They booed.  It grated hugely on my nerves.  I was in London for those Paralympics.  Those are my benchmarks for awesomeness.  They were truly awesome on multiple levels.  This includes the volunteers and the fans.  The huge numbers of fans and the locals cheering for high quality play, no matter the country: This was a standout of the London Paralympics.  In London, I did not hear this sort of political, partisan booing against teams Great Britain has issues with, including when Iran played Argentina before a home crowd.  Remember that little Falklands War? Yeah.

So I am clearly not impressed with the Russian fans here.  I was also less impressed with the opening ceremony, which at times felt slightly militaristic in tone.  I liked the inclusion of sexual orientation in things that should not be discriminated against during the Games. I liked less the personal public thanks from Sir Philip Craven to Vladmir Putin. (Hey! I saw Putin live in person before Obama! What a strange place this world?)  It felt uncomfortable, more uncomfortable when I woke up and read the morning news about Russian actions and statements regarding the Ukraine.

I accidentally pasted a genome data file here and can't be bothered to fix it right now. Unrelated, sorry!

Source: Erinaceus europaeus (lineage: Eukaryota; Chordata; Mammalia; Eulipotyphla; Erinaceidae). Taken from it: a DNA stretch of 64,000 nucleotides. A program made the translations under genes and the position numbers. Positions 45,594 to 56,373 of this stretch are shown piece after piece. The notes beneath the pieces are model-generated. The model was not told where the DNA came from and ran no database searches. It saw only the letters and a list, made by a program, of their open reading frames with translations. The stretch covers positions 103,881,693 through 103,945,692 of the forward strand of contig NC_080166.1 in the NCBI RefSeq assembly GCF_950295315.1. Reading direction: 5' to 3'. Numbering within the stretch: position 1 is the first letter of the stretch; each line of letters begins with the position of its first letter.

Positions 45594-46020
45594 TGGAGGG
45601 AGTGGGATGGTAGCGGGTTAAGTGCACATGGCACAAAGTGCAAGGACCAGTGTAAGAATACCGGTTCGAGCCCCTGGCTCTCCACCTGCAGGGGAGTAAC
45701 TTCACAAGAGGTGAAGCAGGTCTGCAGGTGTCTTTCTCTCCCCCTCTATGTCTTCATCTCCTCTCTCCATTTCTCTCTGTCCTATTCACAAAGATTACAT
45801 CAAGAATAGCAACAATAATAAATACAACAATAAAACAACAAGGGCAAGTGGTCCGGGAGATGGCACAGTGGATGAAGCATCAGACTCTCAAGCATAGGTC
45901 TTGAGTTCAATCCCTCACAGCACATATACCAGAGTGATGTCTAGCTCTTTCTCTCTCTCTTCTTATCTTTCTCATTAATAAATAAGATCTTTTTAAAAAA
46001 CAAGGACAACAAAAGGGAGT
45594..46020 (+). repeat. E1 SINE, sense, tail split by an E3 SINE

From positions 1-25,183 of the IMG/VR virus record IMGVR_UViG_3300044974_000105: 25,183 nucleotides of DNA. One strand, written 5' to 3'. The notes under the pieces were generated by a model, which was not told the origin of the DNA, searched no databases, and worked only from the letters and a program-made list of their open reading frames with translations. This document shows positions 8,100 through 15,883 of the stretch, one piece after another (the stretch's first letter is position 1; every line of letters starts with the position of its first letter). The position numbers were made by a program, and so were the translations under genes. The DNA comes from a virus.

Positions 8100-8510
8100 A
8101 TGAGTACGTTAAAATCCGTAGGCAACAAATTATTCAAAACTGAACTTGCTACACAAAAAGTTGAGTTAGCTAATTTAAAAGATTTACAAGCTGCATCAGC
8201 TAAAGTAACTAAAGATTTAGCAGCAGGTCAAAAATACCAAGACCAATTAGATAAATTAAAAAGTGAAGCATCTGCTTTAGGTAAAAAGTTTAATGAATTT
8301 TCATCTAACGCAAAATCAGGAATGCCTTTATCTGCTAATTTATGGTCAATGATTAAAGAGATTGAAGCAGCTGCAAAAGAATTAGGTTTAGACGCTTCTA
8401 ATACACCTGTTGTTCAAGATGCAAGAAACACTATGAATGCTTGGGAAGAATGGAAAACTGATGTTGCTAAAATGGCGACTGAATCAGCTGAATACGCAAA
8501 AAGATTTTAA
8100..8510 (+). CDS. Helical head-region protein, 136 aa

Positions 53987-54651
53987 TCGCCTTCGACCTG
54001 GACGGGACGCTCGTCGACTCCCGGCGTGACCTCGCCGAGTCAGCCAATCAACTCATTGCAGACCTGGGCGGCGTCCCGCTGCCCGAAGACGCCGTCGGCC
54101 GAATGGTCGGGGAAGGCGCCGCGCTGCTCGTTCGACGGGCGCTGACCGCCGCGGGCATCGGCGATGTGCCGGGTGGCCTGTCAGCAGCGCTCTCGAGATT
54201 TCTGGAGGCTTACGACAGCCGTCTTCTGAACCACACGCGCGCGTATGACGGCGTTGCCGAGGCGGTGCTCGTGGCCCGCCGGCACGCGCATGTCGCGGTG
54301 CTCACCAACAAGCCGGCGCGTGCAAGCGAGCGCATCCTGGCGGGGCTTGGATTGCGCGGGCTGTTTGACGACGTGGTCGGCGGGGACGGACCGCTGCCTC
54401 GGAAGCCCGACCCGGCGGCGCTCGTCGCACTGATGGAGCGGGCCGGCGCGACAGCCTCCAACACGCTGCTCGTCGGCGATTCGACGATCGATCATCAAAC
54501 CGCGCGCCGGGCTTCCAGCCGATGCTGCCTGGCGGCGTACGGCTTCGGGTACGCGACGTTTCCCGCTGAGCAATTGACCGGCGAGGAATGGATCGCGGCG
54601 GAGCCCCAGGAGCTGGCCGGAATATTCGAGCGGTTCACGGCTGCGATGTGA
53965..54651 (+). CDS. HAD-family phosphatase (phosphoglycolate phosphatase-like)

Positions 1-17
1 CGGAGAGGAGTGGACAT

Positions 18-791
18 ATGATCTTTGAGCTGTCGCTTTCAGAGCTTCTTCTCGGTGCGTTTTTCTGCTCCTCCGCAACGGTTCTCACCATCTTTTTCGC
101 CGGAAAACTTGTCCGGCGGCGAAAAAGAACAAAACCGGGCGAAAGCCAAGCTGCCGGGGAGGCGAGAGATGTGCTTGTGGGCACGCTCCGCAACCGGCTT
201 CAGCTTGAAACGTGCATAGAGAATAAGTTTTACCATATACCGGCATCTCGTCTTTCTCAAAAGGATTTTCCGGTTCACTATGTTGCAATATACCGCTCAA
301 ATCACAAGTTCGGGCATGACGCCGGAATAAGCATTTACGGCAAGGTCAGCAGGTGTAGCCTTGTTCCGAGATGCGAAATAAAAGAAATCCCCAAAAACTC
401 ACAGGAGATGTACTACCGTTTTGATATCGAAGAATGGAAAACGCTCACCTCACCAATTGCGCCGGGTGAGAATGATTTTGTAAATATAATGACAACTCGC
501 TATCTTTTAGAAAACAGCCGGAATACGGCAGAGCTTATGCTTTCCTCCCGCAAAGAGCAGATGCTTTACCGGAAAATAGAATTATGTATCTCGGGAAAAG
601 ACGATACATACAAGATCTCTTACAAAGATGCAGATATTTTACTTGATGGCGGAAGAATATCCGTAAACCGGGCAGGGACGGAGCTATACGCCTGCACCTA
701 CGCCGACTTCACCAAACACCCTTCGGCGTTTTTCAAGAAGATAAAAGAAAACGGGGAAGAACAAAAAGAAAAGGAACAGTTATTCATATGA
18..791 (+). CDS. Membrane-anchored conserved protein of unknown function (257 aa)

In London, I felt like I got a sense of place.  Everyone wanted to talk, including volunteers and other reporters.  It was awesome.  Everyone wanted to help.  I don’t get that here.  It is sad.  I don’t quite get a feel of Russia so much.  I have memories of watching Pat O’Brien during the Lillehammer Olympics, reporting from the International Broadcasting Center before a fire and getting this awesome feel every night that it was a small Norwegian ski resort town that felt homey and Norwegian, with the fireplace.  Now that I am at a Games on par with that, I kind of want and crave that Olympic feeling that Pat O’Brian gave me during Lillehammer as a kid, only in person.

How much of this is my own cultural baggage of growing up in the United States in the dying days of the Soviet Union, I do not know. I’d like to think I have transcended such bias, or at least am at a point where I can own and recognize it.

 

But hey the sport is good so far.

Articles published so far: